Dignity, Respect, and the Bottom Line


In United Airlines’ pre-flight welcome video, President Jeff Smisek, announces that United’s employees and customers are “treated with dignity and respect.” “Treat others as you want to be treated,” he says. While I have no insight into United’s culture beyond the smiling faces ensuring that my seatbelt is fastened and my Blackberry is turned off, as an executive recruiter I’ve learned a lot about how company cultures can impact the business. Indeed, a company’s culture can pull people in and keep them around for years or it can compel them to race for the door at the first opportunity.

Why do executives move?

Often, executives move to satisfy intrinsic motivators such as achievement, recognition, and responsibility, as noted in this Harvard Business Review article. Interestingly, increased compensation is not as significant a motivator as you might think. More often, however, executives move for more intangible reasons. They may call it strategy, philosophy or chemistry but, many times, it boils down to an incompatible corporate culture. This is consistent with our experience, too. One of the primary reasons people return calls from executive recruiters is because the corporate culture where they work is not affirming or productive. It may even be destructive to the individual on a personal or a professional level. In essence they are working in a culture that does not allow them, or possibly anyone else, dignity and respect.

But how do you create a culture of dignity and respect?

Well, at one level, you can’t just create a culture since broadly speaking, corporate cultures are complex and develop over time as a set of learned and shared assumptions that yield predictable behaviors – behaviors that are typically based on how employees think they should act and how they believe they will be rewarded.  Thus, things must change over time.  Change can and should start at the top, but it must also spread throughout an organization to have any lasting impact.

Like most companies, our firm culture has developed over our 30 year history, and not without making our share of management mistakes.  But through those mistakes, and applying the lessons learned, we’ve tried to create a culture of dignity and respect that engages our employees for the long term. We learned that when employees are happy, engaged and valued, you are on your way to creating a culture that hopefully reduces turnover and avoids considerable replacement expense. (One client estimates replacement costs of roughly 70% of the position’s annual salary when factoring in recruiting fees, training, and the impact on others having to pick up the slack in the interim.)

Here are some tips to keep you from making employees feel insignificant and undervalued, whether they are in the board room or the file room.

1. Take it outside or, rather, inside. Save criticisms for a private meeting instead of in the hallway in front of others. Embarrassment just creates resentment.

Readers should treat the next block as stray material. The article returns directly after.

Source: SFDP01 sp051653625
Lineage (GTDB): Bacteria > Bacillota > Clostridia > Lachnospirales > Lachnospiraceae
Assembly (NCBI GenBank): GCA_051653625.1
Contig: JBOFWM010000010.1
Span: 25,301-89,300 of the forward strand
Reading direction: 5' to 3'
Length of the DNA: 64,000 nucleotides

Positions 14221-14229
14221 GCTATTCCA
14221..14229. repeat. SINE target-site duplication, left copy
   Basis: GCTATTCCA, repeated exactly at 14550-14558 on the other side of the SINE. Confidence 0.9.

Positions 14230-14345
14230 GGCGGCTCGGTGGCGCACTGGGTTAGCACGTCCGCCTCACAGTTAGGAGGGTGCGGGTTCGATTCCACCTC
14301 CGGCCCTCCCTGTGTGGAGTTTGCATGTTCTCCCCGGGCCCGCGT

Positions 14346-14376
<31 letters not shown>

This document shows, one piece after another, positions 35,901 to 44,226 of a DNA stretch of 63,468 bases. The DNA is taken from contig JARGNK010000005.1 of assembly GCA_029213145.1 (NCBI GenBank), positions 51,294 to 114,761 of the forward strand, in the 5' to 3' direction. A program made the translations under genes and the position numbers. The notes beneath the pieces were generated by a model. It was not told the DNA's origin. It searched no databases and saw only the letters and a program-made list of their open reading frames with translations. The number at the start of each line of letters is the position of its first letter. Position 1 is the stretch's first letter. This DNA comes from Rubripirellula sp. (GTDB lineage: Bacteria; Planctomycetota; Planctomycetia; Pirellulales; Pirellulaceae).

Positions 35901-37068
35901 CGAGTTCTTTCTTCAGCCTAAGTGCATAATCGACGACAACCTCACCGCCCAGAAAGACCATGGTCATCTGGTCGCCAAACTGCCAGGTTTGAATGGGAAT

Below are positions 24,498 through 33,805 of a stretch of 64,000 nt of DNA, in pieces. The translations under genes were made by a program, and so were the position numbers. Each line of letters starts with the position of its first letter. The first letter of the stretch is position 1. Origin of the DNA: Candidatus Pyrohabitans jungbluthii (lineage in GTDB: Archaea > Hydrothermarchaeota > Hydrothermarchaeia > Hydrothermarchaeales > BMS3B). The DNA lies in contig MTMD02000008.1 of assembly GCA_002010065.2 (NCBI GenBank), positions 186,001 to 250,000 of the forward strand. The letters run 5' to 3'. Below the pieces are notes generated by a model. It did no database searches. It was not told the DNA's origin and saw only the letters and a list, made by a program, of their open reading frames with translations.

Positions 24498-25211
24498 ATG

2. “Did you really say that?” We’ve all heard, “There’s no such thing as a dumb question.” If that’s true, then there is certainly no need for rolling eyes or knowing smirks across the room. (However, asking the same question more than once is kind of stupid.)

3. Watch out for karma. Reserve negative comments about others for management meetings where your input can make the business or culture better. People are smart enough to know that while they may be your audience one day, they are likely to be your target the next. And the hyper colleague you dish about this year could be your manager next year.

4. Save the RED marker. Instead of using red ink to scrawl editorial criticisms on a document, try a face to face meeting to talk about the good things you see in the document.  Then refer them to Strunk & White’s Elements of Style or give them writing tools to help them improve. The personal touch always works better than receiving a document that makes them feel like they just got a big fat “F” from the teacher. Positive learning is always more effective (and life-long) than a kick in the gut.

5. Treat your colleagues like your clients. It is always surprising how quickly we return our clients’  or customers' calls, as if our life depended on it, but it may be days before we get back to our work colleagues. If you promise a colleague an answer or a document, don’t make them come begging for it. You would not want to be treated that way, and not responding to them timely makes them feel invisible at worst and angry at best and maybe even revengeful in the middle. None of the three will help your culture.

6. Keep it down. A raised voice is simply never appropriate. Period.

It’s easy to read these tips and say, “That’s not me,” but even “nice” people can get sucked into these behaviors. And if you assume that these behaviors negatively impact the psyche of your colleagues and their desire to stick around, then in turn the company culture will be impacted and turnover will likely increase. And let’s face it, turnover is expensive. So the moral of the story: Be nice. Save money. And both you and company will be better for it.



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